As our elevator opened into the upstairs dining room, a slinky young woman led a middle-aged man past the elevator doors. He murmured, "I think I'm a little shy for you." And every intention I had of focusing on the food alone at Penthouse Steakhouse evaporated.
Why even visit San Francisco's newest strip club for the food? The chef, of course. Michael Ellis, who earned a Michelin star as the chef of Dry Creek Kitchen in Healdsburg, announced to the Chronicle soon after the club opened that he was angling for another star at his new gig. His ambition was not to be scoffed at: San Francisco is one of the few cities in the nation with the collective talent to make that happen.
Of course, there are few Michelin-starred restaurants in the country where, after taking your drink order, the waiter will point out the women sitting nearby. They're not allowed to approach the table, he says, but if you'd like one of the young ladies to join you here for a drink, I'll be happy to invite her over for you. Or as the server describes the sous-vide halibut special and explains that means it's encased in plastic and cooked at low temperature, his voice is overpowered by "Say good-bye to Aura and hell-oooo to Cassie!" over the loudspeaker, and the room is buffeted by the chrome-clad beats of Far East Movement's "Like a G6."
Then again, few strip club dinners begin with a raft of grilled asparagus, topped with a crisped round of white bread, a "62-degree egg" in its center. Sixty-two degrees is the temperature at which a knife, slid through the center of bread and egg, will unleash a flow of translucent whites and custard-like yolk over the asparagus; the eggs mingle with the Meyer lemon dressing on the asparagus to form an impromptu Hollandaise, its richness cut by the bitter, vegetal bite of chopped herbs and greens scattered over top.
The asparagus was a solid dish, more successful than the long, fat smear of avocado purée that swallowed up tiny, translucent slices of seared hamachi pressed into its length ($16), or a halibut special, cooked sous-vide and then encased in crisped, papery slices of bacon. A whole-grain mustard sauce smeared across the plate: wonderful. The braised cipollini onions and infant carrots perched against the side of the fillet: great. The fish itself: mush.
Seated within our gauzy, cocooned booth, looking out onto a flashing landscape of tablecloths and silver poles, my guests and I were presented with all the elements of four-star dining — not yet buffed to a polish. Our waiter kept recycling his best lines ("Another day in paradise!"), but had his eye out for the moment when our cocktails had reached their last sip or our silverware needed changing out. If the wines were priced far beyond their modest quality, it was only to be expected.
Amid the 36-hour braised wagyu beef belly and truffled chicken listed on the menu, the Penthouse Steakhouse did, of course, sell a few steaks. The 16-ounce, bone-out ribeye ($58) we ordered came to the table with a thick, gnarled crust and a pool of chimichurri sauce. Though dry-aged for 28 days, it didn't have that earthy-grassy funk that makes the luxury of a dry-aged steak so apparent; however, the center of the cut was the ideal shade of fuchsia and the fat had gone all buttery. And the duo of Rosen Colorado lamb ($52) with spring favas hit the perfect pitch for its surroundings: smartly done, meat-focused, and free of fussiness. A couple of roasted chops, so succulent we shaved every bite of meat off the bone, were paired with lamb shoulder cooked sous-vide until there was little holding the hunk of meat together but inertia.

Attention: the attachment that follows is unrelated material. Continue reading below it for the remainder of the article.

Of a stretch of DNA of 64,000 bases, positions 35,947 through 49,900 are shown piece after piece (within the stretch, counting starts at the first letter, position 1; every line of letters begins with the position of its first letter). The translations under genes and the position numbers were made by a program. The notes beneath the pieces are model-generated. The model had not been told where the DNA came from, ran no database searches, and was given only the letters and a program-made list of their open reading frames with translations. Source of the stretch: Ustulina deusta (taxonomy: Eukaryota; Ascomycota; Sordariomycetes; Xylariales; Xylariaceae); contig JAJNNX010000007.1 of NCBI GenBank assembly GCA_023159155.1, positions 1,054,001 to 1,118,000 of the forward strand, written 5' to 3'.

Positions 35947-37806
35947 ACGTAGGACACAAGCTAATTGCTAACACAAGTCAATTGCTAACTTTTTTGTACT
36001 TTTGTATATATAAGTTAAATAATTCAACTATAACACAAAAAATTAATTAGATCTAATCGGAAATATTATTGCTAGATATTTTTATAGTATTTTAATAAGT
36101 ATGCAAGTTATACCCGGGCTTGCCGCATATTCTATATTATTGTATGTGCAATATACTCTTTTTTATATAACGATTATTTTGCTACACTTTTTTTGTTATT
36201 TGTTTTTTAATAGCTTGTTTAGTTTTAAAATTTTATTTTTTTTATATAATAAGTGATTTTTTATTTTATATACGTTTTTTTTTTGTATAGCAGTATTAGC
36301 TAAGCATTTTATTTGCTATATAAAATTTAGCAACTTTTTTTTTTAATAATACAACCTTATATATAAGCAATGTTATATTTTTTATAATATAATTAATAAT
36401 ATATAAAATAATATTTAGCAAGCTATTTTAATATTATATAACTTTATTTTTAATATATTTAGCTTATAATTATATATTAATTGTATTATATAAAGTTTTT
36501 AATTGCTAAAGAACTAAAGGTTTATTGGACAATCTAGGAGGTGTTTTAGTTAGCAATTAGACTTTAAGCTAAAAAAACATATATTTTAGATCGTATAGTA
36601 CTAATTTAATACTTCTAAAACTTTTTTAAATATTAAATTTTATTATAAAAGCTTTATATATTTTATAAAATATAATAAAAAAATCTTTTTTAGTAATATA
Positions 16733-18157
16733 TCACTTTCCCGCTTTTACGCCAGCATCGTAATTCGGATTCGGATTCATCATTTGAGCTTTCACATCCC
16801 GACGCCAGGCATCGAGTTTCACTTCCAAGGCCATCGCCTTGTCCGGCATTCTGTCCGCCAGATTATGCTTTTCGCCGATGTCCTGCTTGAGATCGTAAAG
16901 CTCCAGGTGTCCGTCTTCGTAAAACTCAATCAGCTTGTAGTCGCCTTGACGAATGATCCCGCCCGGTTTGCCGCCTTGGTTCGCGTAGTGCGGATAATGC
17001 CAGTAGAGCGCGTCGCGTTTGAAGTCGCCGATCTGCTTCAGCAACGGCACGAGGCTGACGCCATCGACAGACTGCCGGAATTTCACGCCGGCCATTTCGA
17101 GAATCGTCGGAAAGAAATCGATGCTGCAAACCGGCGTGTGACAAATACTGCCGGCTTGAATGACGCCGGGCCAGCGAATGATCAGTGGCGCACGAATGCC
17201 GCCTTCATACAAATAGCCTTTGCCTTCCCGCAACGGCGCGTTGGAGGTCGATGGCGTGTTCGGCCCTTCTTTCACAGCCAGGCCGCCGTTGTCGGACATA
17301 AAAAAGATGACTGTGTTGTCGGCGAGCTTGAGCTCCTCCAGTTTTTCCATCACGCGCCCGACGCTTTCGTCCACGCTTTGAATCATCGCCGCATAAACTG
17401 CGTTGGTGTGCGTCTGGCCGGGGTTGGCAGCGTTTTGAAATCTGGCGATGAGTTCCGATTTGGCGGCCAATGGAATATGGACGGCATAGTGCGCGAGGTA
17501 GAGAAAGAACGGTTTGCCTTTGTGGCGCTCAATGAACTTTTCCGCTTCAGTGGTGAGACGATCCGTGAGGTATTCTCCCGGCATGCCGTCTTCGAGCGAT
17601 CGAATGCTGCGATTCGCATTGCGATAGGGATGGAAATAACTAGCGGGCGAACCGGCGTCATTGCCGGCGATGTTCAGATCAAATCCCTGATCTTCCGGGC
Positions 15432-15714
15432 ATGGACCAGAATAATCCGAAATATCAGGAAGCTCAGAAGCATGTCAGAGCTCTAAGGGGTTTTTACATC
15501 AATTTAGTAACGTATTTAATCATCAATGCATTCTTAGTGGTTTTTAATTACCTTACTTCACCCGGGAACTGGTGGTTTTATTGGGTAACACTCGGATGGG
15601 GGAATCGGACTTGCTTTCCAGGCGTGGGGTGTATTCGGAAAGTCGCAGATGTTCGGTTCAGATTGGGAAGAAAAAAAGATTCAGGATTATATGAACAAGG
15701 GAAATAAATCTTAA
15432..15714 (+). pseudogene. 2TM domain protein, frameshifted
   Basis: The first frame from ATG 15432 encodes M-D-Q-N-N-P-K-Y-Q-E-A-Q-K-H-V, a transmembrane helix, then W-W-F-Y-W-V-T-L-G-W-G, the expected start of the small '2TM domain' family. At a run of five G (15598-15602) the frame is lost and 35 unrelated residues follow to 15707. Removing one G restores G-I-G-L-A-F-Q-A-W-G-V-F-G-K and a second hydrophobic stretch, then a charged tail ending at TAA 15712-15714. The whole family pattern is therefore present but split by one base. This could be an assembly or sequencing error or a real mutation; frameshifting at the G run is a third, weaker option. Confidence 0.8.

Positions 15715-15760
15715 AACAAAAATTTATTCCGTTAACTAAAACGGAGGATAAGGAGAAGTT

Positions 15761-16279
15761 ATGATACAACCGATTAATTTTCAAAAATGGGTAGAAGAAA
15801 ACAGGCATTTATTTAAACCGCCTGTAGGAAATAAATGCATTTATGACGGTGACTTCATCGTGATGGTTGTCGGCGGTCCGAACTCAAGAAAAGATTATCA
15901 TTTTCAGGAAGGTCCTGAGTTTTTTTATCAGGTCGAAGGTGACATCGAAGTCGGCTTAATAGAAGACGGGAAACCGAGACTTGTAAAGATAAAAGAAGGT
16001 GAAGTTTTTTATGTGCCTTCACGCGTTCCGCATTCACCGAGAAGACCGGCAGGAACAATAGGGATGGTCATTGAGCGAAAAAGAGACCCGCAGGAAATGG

To eat downstairs, closer to the entertainment, my guest and I had to pay a $20 cover charge at the door. But the downstairs waitresses made the upstairs staff seem like stiff greenhorns. Not long after we sunk into the leather chairs, arms regally resting on the wings, we were greeted with the warmth of a concierge at a four-star hotel by a server who bent over as far as she could just to make sure we heard her above the oonce-oonce from the speakers.
Penthouse's downstairs bar is opulent in the same way the lobby of the Bellagio Hotel is: too much to take in, even in the slowest of pans. One lit glass wall displays the bar's four-digit bottles, and the cooks in the open kitchen spend as much time polishing its shiny surfaces and the chef's counter as they do plating dishes. It is impossible to keep your eyes away from the action on the stage, and impolite to detail what is taking place there.
Chef Ellis serves most of the appetizers and salads from the upstairs menu at the bar. If you can fit all the plates on your hubcap-sized table, it's possible to eat a full meal and have a few drinks — a decent Manhattan, say, or a sweet and watery margarita — for $75 a person.
Whether you'd want to is another story. Crab and lobster cakes ($21) were precisely browned and carefully arranged on kumquat slices, cilantro leaves, and shavings of various vegetables, the colorful display lacking only a dipping sauce for the dry cakes. There was a decent vegetable flatbread, though it wasn't memorable enough to compete with the surroundings, and poached jumbo prawns ($16) that were far tougher than they should have been. Chicken pops ($16), brushed with a sweet soy-and-lime-leaf glaze and dusted with ground peanuts, were shiny with juice, as salty as they were sweet, halfway between a bar snack and something better.
The lounge was a surprisingly comfortable place to hold a long conversation with a tablemate, bolstered by regular visits from our waitress to swap out plates and deliver drinks, interrupted here and there by the screech of skin sliding down a stainless-steel pole. As we paid our bill, a dancer in 8-inch heels and a thong crawled down the pole from the ceiling like a jaguar stalking a rabbit. It was the most impressive display, culinary or athletic, I'd witnessed all evening.